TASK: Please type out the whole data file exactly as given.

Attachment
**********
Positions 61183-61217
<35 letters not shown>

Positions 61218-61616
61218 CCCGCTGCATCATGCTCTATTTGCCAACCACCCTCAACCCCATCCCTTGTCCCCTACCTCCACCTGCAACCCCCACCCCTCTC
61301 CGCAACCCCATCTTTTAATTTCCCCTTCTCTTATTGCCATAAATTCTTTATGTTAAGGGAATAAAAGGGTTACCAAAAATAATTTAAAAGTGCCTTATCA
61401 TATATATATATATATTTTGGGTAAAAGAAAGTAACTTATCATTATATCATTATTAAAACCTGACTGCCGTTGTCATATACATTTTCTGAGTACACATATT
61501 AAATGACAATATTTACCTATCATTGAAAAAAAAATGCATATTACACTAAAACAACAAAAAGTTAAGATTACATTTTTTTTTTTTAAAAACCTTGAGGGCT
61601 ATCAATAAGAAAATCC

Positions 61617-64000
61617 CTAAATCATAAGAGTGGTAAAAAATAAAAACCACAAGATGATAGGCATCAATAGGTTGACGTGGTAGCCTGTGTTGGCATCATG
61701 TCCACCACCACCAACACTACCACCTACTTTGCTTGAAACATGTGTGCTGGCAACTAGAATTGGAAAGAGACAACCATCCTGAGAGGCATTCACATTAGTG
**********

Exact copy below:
Positions 61183-61217
<35 letters not shown>

Positions 61218-61616
61218 CCCGCTGCATCATGCTCTATTTGCCAACCACCCTCAACCCCATCCCTTGTCCCCTACCTCCACCTGCAACCCCCACCCCTCTC
61301 CGCAACCCCATCTTTTAATTTCCCCTTCTCTTATTGCCATAAATTCTTTATGTTAAGGGAATAAAAGGGTTACCAAAAATAATTTAAAAGTGCCTTATCA
61401 TATATATATATATATTTTGGGTAAAAGAAAGTAACTTATCATTATATCATTATTAAAACCTGACTGCCGTTGTCATATACATTTTCTGAGTACACATATT
61501 AAATGACAATATTTACCTATCATTGAAAAAAAAATGCATATTACACTAAAACAACAAAAAGTTAAGATTACATTTTTTTTTTTTAAAAACCTTGAGGGCT
61601 ATCAATAAGAAAATCC

Positions 61617-64000
61617 CTAAATCATAAGAGTGGTAAAAAATAAAAACCACAAGATGATAGGCATCAATAGGTTGACGTGGTAGCCTGTGTTGGCATCATG
61701 TCCACCACCACCAACACTACCACCTACTTTGCTTGAAACATGTGTGCTGGCAACTAGAATTGGAAAGAGACAACCATCCTGAGAGGCATTCACATTAGTG